Last month, a YouTuber from Crimea commenced a conspiracy when they posted a video called “There are no forests on Flat Earth Wake Up.” In an instant, the worldview of thousands of people flipped upside down.
To be fair, these people already believed that the Earth is a flat disc, with the Arctic at the center and a NASA-guarded periphery. But now they believe this, too: What we call forests are just tiny remnants of an ancient and vibrant world, one that featured trees with trunks as wide as mountains that reached to the heavens.
It’s a bizarre, incredible idea that has taken the Flat Earthers by storm. More than 10,000 video responses have been posted to date, including summaries, reactions, roundtable discussions, and debunks.
Watch those videos, and you will hear people speak of how they approached the idea with skepticism, only to find that i began to resonate with them in a peculiar way. I have a confession to make: it resonated with me, too. Sure, the facts presented did nothing to sway my mind about the size of ancient trees, or the shape of the globe. But the feeling of mourning for a planet as it was before humans collectively took it for all its worth? Yeah, I get that.
No, really: Flat Earthers and other conspiracy theorists aren’t crazy. Their ideas are illogical, but they are built on a foundation of genuine scientific curiosity. Unfortunately, the investigation of that curiosity gets sidetracked by errors in thinking that are difficult to counteract. Add to the mix the ability to spread ideas and congregate virtually on the internet, and the result is an echo chamber where dissenting voices are easily ignored, and competing arguments only serve to deepen beliefs.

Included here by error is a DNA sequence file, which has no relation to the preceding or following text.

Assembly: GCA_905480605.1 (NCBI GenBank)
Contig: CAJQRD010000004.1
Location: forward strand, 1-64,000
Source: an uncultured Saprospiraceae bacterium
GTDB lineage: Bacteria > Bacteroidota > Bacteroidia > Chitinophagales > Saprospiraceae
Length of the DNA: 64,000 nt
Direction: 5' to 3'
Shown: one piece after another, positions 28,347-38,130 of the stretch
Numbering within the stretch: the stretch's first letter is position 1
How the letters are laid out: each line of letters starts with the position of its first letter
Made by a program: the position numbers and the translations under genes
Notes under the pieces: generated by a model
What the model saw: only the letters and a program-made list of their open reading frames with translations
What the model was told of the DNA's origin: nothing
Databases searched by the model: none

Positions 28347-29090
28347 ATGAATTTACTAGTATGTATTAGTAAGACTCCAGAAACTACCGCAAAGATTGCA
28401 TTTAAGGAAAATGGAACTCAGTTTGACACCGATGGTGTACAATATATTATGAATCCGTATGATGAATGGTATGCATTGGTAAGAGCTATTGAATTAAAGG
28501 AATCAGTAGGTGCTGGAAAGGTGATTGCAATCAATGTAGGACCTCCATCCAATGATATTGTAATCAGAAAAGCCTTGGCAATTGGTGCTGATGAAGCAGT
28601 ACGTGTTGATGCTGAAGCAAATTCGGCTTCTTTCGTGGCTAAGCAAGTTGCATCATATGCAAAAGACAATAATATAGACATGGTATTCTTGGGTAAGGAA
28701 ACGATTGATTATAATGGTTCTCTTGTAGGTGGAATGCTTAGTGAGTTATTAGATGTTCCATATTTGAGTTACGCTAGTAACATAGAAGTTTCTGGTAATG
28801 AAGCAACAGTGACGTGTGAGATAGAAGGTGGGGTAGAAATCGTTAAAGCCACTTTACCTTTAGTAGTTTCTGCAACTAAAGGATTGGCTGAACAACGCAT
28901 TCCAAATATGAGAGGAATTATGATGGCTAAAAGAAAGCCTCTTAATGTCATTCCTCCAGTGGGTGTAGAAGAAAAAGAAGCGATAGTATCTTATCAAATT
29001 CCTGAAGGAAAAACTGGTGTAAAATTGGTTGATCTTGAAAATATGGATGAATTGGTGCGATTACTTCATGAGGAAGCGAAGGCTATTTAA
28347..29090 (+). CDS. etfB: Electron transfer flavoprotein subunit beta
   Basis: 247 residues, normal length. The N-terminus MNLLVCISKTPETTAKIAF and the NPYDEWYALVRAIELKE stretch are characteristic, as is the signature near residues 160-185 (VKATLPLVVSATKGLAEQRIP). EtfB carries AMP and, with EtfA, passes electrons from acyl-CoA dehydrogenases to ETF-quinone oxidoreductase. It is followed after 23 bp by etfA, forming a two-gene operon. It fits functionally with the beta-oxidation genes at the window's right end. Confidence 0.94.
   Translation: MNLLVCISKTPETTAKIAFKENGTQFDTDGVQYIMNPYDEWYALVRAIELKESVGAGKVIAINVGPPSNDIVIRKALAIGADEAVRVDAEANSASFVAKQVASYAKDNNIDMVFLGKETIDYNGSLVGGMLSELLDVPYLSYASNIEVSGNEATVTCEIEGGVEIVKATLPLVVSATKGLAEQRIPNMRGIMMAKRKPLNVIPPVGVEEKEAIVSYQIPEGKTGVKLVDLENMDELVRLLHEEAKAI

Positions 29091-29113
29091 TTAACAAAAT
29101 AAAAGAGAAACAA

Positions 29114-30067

This notion that today’s forests are a poor version of their formers selves is catchy for the same reason as Flat Earth theory in general — the triumph of perceptual and emotional logic over intellectual vigor, in the context of declining trust in authority and an increasing sense of powerlessness and loss of control. I feel that, too.
Here’s how the “no forests” theory plays out: Sure, there are things that we call forests, but these are in reality just low-lying bushes, the impoverished remains of an ecologically rich world that held 40-mile high trees, with trunks two miles across. How do we know? They’ve left their stumps behind. Flat top mountains are remnants of behemoth trees, cut down by impossibly large machines. Jagged mountains are severed stumps of trees that fell or were knocked over in some great calamity — a nuclear war or great fire, perhaps.
All rock on Earth is not rock — it is merely the rubble left behind of this ancient, sacred forest, which was once completely alive. River valleys are old quarry mines, their steep cliffs carved out by enormous machines. Volcanoes are just heaps of industrial waste left behind from this ravaging of the flat Earth; the toxic chemicals inside them react, generating heat and fire, and the occasional explosion.
Each of these assertions is backed up with side-by-side photos of the geological feature and the thing the narrator imagines it to truly be. The images show amazing similarities. We are challenged to spot ten differences, but we can’t because there are only two: material and size, our narrator contends.
The Earth appears flat, and so it must be so. Devils Tower in Wyoming looks like the petrified stump of a giant tree, so it must be. After all, if you can’t trust your own eyes, what can you trust?
Of course, it’s not true that the mountains used to be trees, but from a wider perspective, the Flat Earthers aren’t completely wrong. We are living on an impoverished version of our planet, undone by our own hands. The forests that remain are shadows of their former selves. We’ve become so accustomed to the world as it is today, that it’s almost impossible to imagine the richness it once held.
There’s a map of an area close to where I live on Vancouver Island, off Canada’s Pacific Coast, that tells you where to go to see the old trees. One tree here, one tree there, a small patch of a few dozen somewhere else. In the top corner of the map an icon of an evergreen marks the spot where an ancient fir tree stands, nicknamed Big Lonely Doug.